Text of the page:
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Fantasy Baseball: Do Not Draft Billy Hamilton


He’s intriguing, he’s enticing. If you draft him, he could single-handedly win you your stolen bases roto category or give you an automatic win in the steals category week after week in a weekly head to head league.[Jeff]

 

You don’t want him.


 

Hamilton is currently a top-100 pick by FantasyPros (99 overall, #28 outfielder). What’s worse is this is being pulled upward by NFBC (National Fantasy Baseball Championship) data, which is mostly diehards and MLB fantasy experts at this point. While many think Hamilton has the potential to exceed 75 stolen bases (a feat that has happened only once since Bill Clinton’s inauguration). However, he has not yet topped 60 stolen bases in any given season and his price tag, and production, make him an awful candidate to use your valued draft pick.

 

Billy Hamilton is touted as a category-breaking talent, someone whose speed and base running prowess are so mighty that he drowns all comers. There’s only one problem: Hamilton finished second in both 2014 and 2015 (his first two full seasons in the league). His base path skills are incredible, but his slash line (.242/.287/.330) and an OPS that lost 85 points between 2014 and 2015 show that if you’re drafting Hamilton, you’re doing it for stolen bases, runs and RBI, because he won’t provide you average or home runs. The only problem is that his 204 runs + RBI is the tenth-fewest since he broke into the league in 2014 in both raw total and R + RBI per game. So really, you’re doing it for the stolen bases, which represents one out of five categories he is above-average in in a 5×5, and he’s vastly below average in the remainder of the categories. He’s solely, 100% a speed guy. He may take a step forward in 2016, but that’s highly unlikely, and if he does, he’ll still be behind Jose Altuve and Dee Gordon (though they are both arguably top-25 options, so that’s understandable), but both Altuve and Gordon contribute in other categories, while Hamilton is actively detrimental in everything but steals.

 

So now that we’ve established that Billy Hamilton is likely to be a one-category contributor, let’s assume for a second that this is the season that Hamilton takes a huge step forward in stolen bases to the point that his count finally lives up to expectations. Let’s say he finally exceeds that 75 stolen base threshold that some believe he will surpass . What does that mean in the course and scope of your 2016 fantasy baseball campaign? Well, in a head to head league and a roto league, he will be far and away the league leader in steals, and will give you a distinct advantage in the category (points leaguers will decline thanks to his poor plate skills giving him a low points per game).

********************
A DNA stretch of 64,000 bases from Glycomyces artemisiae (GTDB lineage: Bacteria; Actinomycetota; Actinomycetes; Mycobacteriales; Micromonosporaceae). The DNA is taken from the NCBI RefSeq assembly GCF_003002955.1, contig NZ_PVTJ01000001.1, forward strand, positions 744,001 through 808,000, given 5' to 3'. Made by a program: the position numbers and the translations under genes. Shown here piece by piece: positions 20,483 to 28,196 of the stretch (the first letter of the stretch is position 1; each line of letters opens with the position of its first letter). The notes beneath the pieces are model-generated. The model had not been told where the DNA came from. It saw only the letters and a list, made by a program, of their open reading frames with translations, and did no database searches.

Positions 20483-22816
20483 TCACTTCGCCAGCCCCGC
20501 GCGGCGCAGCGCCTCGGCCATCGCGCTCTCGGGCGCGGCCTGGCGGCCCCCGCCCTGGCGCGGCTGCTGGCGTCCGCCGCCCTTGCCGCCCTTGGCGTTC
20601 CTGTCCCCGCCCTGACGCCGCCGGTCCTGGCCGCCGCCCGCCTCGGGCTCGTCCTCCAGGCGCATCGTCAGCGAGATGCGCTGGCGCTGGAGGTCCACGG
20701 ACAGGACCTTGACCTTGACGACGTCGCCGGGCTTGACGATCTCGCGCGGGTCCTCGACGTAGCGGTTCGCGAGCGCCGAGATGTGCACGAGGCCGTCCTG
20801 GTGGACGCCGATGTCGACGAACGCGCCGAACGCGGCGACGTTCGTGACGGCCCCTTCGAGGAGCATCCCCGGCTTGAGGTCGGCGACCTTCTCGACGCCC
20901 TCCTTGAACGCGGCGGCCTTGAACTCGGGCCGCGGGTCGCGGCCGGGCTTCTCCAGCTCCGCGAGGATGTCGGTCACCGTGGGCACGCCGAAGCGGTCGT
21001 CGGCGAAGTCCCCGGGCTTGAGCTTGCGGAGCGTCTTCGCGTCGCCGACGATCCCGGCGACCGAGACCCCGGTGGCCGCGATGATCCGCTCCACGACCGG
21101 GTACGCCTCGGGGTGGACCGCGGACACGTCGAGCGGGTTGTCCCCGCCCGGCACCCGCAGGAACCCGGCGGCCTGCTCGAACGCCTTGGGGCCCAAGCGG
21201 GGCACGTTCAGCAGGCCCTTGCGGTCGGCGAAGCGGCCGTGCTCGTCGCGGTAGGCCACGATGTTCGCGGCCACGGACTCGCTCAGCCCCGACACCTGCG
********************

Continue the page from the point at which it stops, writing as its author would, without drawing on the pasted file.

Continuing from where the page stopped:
If Hamilton becomes the hands-down category breaker he hopes you will be, and Hamilton blasts you past the second-place finisher in the category, giving you surplus steals that do you no benefit while being an active detriment in the other four categories. So you bench him, burning the bench spot. Or you trade him or drop him, giving away the category breaking talent to a speed-needy team. In a head-to-head league, you can play him early in the week, hoping he gets you enough steals early enough in the week that you can bench him for a better hitter. You could also be forced to leave him in all week while he destroys you in every category but stolen bases if he doesn’t get his SBs until the weekend.
Let’s say you’re willing to micromanage your roster in such a way that you can accurately guess the games where Hamilton clumps his stolen bases (31 of his SBs came in just 12 games last year), where are you going to draft Hamilton? In the ninth round, the tenth round? Well, a smart drafter would load up on pitching and big boppers who are strong in the categories that Hamilton is weak. You would have to craft your draft specifically around getting Hamilton onto your roster to ensure there is no surplus of stolen bases. In doing so, you will hamstring yourself into passing up on quality talent in order to fit Hamilton on your roster. What if someone beats you to the punch, what then?  You would have to change course and use several late-round picks on other marginally talented players who can chip in stolen bases.

 

To get Hamilton on your squad, you would have to carefully craft a team around the promise of getting him at or near his ADP, and if someone jumps the line, your plans are toast. Also, this strategy is only useful if he actually fulfills his promise of a leap forward in stolen bases. While the prospect of Billy Hamilton is lofty, the reality of targeting him for your fantasy team is fraught with issues.


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